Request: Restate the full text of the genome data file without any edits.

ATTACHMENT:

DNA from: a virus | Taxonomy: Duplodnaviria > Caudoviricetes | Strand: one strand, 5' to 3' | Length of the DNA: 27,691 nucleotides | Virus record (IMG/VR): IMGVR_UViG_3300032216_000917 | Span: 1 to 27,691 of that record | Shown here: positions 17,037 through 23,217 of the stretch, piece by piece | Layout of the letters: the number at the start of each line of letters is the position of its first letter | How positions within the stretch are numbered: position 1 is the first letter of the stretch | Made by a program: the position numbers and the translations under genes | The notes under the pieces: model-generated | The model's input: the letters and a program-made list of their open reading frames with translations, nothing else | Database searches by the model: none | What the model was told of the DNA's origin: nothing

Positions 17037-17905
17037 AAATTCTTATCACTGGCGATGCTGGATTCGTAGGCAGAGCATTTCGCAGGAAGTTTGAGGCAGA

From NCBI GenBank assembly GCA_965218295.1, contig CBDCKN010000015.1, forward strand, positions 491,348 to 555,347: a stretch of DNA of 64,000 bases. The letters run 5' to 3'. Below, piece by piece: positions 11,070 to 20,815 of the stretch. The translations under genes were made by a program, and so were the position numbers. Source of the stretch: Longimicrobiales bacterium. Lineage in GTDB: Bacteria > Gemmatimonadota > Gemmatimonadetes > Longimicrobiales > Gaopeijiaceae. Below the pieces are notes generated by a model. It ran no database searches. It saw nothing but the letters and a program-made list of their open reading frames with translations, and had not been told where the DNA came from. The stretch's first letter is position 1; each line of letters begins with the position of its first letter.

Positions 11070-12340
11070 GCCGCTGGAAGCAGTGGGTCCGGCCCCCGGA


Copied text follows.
DNA from: a virus | Taxonomy: Duplodnaviria > Caudoviricetes | Strand: one strand, 5' to 3' | Length of the DNA: 27,691 nucleotides | Virus record (IMG/VR): IMGVR_UViG_3300032216_000917 | Span: 1 to 27,691 of that record | Shown here: positions 17,037 through 23,217 of the stretch, piece by piece | Layout of the letters: the number at the start of each line of letters is the position of its first letter | How positions within the stretch are numbered: position 1 is the first letter of the stretch | Made by a program: the position numbers and the translations under genes | The notes under the pieces: model-generated | The model's input: the letters and a program-made list of their open reading frames with translations, nothing else | Database searches by the model: none | What the model was told of the DNA's origin: nothing

Positions 17037-17905
17037 AAATTCTTATCACTGGCGATGCTGGATTCGTAGGCAGAGCATTTCGCAGGAAGTTTGAGGCAGA

From NCBI GenBank assembly GCA_965218295.1, contig CBDCKN010000015.1, forward strand, positions 491,348 to 555,347: a stretch of DNA of 64,000 bases. The letters run 5' to 3'. Below, piece by piece: positions 11,070 to 20,815 of the stretch. The translations under genes were made by a program, and so were the position numbers. Source of the stretch: Longimicrobiales bacterium. Lineage in GTDB: Bacteria > Gemmatimonadota > Gemmatimonadetes > Longimicrobiales > Gaopeijiaceae. Below the pieces are notes generated by a model. It ran no database searches. It saw nothing but the letters and a program-made list of their open reading frames with translations, and had not been told where the DNA came from. The stretch's first letter is position 1; each line of letters begins with the position of its first letter.

Positions 11070-12340
11070 GCCGCTGGAAGCAGTGGGTCCGGCCCCCGGA